You can do a deed-in-lieu of foreclosure -- where you just "turn yourself in" and hand over the deed without making the bank actually foreclose on you. This is less paperwork, but nearly as bad for your credit as an actual foreclosure.
Even if you're leaving town, if the property is in reasonable condition or can be fixed up to be rentable, perhaps you could hire a property managment company to rent it out for you. They'll take a month's rent to find a tenant (typically), and another percentage (2-10, depending on how much work they do) for managing it in your absence.
Bottom line -- foreclosure is very bad; avoid it if you possibly can. For legal advice, consult an attorney; he may know other options related to bankruptcy, etc. (Bankruptcy will also wreck your credit for years, of course.) Good luck! I hope you find a way out of this that leaves your credit intact.
About the realty fee, we have a discounted division of my company so no issue there, and with a short sale banks will negotiate with the Realtor (and is happy to cover that reduced fee).. Let me know if it was just lost in the shuffle of listings or what. Realtybud@aol.com
An option that you might really want to take a look at is:
There is a company my friend works for that specializes in finding buyers and investors for properties who are either being sold as short sales or foreclosures. This might be a way for you to find a buyer faster for your property. If your husband will go into foreclosure then he will not be able to go on a loan from anywhere between 3 to 5 years on any fannie mae loan. I do not want to put my friends info on this website since i'm new to this site so i'd rather give you his contact info directly. You can contact me at firstname.lastname@example.org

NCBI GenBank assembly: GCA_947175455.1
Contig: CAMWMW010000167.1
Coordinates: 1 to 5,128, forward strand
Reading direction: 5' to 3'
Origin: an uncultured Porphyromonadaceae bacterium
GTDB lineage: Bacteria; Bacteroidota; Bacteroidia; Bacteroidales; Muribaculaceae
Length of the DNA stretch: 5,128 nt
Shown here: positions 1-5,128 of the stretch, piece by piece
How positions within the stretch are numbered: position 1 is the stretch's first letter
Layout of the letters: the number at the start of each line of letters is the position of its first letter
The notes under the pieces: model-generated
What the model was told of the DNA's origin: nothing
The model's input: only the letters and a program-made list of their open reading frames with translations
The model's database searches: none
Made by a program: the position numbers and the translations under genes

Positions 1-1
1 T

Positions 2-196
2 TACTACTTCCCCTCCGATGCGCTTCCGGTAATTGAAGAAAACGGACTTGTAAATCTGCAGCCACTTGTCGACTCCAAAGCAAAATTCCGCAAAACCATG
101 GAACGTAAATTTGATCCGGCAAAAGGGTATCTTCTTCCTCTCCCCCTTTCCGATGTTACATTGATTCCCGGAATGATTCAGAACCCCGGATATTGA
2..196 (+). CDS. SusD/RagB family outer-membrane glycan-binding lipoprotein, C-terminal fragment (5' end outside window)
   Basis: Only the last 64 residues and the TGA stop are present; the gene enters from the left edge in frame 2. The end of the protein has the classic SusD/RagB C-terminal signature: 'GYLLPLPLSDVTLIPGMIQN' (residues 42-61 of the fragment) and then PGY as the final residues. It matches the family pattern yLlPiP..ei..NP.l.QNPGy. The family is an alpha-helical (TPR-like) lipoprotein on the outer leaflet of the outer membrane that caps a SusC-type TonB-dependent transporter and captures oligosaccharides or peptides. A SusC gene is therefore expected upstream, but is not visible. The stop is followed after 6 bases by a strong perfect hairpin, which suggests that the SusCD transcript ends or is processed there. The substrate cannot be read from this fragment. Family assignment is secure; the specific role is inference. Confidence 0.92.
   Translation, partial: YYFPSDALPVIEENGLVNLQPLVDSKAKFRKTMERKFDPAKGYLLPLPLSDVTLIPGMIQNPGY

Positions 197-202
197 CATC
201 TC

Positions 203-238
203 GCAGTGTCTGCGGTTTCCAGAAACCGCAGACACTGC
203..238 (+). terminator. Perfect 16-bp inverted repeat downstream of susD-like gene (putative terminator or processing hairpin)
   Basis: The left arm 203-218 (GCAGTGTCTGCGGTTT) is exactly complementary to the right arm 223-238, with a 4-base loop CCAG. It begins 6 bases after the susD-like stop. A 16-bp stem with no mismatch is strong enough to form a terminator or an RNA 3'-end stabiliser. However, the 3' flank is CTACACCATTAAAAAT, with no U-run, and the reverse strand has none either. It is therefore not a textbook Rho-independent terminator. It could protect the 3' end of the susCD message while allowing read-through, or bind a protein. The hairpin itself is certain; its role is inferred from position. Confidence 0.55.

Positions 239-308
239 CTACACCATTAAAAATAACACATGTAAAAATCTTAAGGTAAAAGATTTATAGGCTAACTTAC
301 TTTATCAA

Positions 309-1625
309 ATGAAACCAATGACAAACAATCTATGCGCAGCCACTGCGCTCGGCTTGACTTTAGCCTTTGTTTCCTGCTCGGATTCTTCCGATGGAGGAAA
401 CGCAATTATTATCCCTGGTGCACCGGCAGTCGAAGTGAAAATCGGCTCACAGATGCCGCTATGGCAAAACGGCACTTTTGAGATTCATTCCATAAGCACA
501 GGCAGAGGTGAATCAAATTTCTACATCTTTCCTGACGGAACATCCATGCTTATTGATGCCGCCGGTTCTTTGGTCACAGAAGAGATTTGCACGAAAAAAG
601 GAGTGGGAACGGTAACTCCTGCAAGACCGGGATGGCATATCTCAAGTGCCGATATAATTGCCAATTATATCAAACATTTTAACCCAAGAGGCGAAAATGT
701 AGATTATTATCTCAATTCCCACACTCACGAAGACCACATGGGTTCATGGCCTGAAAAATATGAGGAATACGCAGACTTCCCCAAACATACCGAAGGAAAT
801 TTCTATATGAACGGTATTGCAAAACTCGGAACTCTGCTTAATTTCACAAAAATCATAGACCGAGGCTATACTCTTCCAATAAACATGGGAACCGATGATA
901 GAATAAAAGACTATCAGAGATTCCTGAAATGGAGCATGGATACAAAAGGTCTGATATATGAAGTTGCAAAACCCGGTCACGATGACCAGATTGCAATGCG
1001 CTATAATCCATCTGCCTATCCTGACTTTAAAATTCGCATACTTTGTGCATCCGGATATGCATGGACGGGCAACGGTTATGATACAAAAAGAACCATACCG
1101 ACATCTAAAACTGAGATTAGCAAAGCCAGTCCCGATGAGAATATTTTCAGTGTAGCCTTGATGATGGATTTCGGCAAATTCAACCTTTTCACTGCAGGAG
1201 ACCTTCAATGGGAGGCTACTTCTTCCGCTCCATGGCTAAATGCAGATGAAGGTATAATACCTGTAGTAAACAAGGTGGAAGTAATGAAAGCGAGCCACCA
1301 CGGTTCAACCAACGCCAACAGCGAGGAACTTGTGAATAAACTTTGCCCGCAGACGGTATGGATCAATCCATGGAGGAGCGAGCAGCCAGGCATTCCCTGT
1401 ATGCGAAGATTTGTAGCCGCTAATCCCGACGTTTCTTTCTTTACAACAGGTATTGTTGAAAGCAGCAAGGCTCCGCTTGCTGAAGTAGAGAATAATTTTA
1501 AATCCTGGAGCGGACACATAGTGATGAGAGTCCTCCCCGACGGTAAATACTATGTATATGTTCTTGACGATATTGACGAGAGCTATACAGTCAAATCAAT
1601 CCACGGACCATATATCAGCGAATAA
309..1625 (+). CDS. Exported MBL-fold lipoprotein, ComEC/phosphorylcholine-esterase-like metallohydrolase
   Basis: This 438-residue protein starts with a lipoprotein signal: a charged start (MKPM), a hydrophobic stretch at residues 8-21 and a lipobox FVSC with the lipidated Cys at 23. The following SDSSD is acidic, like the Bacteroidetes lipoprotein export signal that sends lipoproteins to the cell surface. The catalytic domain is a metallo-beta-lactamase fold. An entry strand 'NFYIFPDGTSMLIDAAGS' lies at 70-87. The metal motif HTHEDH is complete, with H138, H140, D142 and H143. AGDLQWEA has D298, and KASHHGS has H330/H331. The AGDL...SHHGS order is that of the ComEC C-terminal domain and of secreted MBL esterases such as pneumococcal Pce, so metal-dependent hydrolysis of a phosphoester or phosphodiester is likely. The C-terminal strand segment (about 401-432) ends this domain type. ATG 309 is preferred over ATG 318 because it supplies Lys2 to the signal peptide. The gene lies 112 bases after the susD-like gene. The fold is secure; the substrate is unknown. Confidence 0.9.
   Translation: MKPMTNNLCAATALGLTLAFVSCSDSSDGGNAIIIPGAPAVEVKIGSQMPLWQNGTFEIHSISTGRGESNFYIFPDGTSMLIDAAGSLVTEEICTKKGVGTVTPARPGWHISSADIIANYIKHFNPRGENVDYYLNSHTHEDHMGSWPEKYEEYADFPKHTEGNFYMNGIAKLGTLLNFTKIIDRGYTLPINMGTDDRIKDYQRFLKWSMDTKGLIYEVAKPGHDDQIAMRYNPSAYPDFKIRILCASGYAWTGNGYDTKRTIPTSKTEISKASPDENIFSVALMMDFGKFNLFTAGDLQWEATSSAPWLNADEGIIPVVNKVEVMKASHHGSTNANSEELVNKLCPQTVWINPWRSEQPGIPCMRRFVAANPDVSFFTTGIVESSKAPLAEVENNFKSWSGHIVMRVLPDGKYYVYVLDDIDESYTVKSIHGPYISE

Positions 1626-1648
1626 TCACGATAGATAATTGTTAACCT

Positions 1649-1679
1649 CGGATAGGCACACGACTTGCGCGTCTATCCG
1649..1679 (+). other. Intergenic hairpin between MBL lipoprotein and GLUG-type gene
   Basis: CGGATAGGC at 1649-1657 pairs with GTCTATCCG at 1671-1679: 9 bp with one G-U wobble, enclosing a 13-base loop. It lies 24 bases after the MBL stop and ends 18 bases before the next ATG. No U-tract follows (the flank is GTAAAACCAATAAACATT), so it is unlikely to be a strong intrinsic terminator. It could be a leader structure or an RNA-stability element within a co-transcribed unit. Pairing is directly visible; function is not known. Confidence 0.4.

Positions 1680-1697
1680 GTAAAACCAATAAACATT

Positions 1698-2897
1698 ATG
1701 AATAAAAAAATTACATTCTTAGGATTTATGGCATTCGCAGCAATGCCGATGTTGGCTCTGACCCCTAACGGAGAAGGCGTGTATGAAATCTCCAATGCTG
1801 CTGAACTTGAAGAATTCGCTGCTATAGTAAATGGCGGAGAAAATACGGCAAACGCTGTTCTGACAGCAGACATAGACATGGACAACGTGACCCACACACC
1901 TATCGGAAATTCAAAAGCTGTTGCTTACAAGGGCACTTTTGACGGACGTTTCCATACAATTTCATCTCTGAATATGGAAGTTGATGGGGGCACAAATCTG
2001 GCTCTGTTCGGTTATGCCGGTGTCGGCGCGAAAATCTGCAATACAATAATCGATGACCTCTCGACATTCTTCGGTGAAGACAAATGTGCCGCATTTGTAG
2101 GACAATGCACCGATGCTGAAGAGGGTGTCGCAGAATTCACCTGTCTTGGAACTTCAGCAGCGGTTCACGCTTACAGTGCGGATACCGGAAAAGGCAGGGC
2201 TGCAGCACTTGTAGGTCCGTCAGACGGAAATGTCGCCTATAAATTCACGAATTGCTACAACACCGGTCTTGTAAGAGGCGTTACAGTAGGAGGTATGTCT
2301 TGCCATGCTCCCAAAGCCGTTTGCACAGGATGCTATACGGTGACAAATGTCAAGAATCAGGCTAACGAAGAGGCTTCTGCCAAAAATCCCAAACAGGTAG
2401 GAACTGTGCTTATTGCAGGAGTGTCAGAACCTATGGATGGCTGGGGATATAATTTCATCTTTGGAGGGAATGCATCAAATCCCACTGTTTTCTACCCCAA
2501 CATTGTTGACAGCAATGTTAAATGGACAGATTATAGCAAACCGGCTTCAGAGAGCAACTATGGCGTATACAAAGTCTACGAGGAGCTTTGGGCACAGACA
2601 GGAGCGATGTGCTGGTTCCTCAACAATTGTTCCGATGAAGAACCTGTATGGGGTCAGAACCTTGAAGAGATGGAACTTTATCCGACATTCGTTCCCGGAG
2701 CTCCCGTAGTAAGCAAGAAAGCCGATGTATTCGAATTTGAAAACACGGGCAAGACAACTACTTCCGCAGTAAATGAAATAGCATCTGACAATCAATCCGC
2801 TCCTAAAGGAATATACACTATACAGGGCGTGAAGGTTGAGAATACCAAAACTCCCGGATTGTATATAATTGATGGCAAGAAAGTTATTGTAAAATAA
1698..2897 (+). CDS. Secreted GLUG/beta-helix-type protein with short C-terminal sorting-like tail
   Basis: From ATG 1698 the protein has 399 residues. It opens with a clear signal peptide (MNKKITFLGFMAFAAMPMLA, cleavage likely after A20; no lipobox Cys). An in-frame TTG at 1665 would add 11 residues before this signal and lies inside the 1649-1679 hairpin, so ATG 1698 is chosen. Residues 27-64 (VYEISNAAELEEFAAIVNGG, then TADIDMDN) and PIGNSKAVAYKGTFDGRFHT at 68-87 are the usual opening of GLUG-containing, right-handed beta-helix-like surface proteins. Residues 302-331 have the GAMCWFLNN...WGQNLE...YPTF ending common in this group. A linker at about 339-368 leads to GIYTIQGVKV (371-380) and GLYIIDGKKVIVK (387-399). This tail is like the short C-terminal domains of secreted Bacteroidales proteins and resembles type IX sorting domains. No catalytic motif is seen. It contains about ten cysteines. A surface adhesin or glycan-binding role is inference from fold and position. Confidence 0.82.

You need professional assistance. Are you represented by a Realtor? You should be asking them these questions. There are options but time is your enemy right now. Why did you evict the tenants? Were they not paying rent?
There is too much to cover here, but in brief the amount you owe on the mortgage has absolutely nothing to do the the market price. It sounds as though you as selling without professional representation to save the cost of commission. Big mistake. You need to talk with three Realtor TODAY. They will not charge you. Discuss your situation, learn your options, act quickly!
I work for a bank in the lending department and i do have to tell you that your husband is right because you must try to do naything possible to avoid a foreclosure. There are a few options that you might want to take a look at if you house is not able to be sold such as working with a company that specializes in foreclosure buy outs, short sales, ect....however that all depends on where your husbank stand on the mortgage at a current time. If money is a problem there are ways to get financing to be able to get through this rough real state market we are in where people are having such a hard time selling their homes. However to really be advise you property i'd have to have a much better understanding that you are in.
Feel free to contact me any time.
Mid Atlantic Capital
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Cherry Hill, NJ, 08034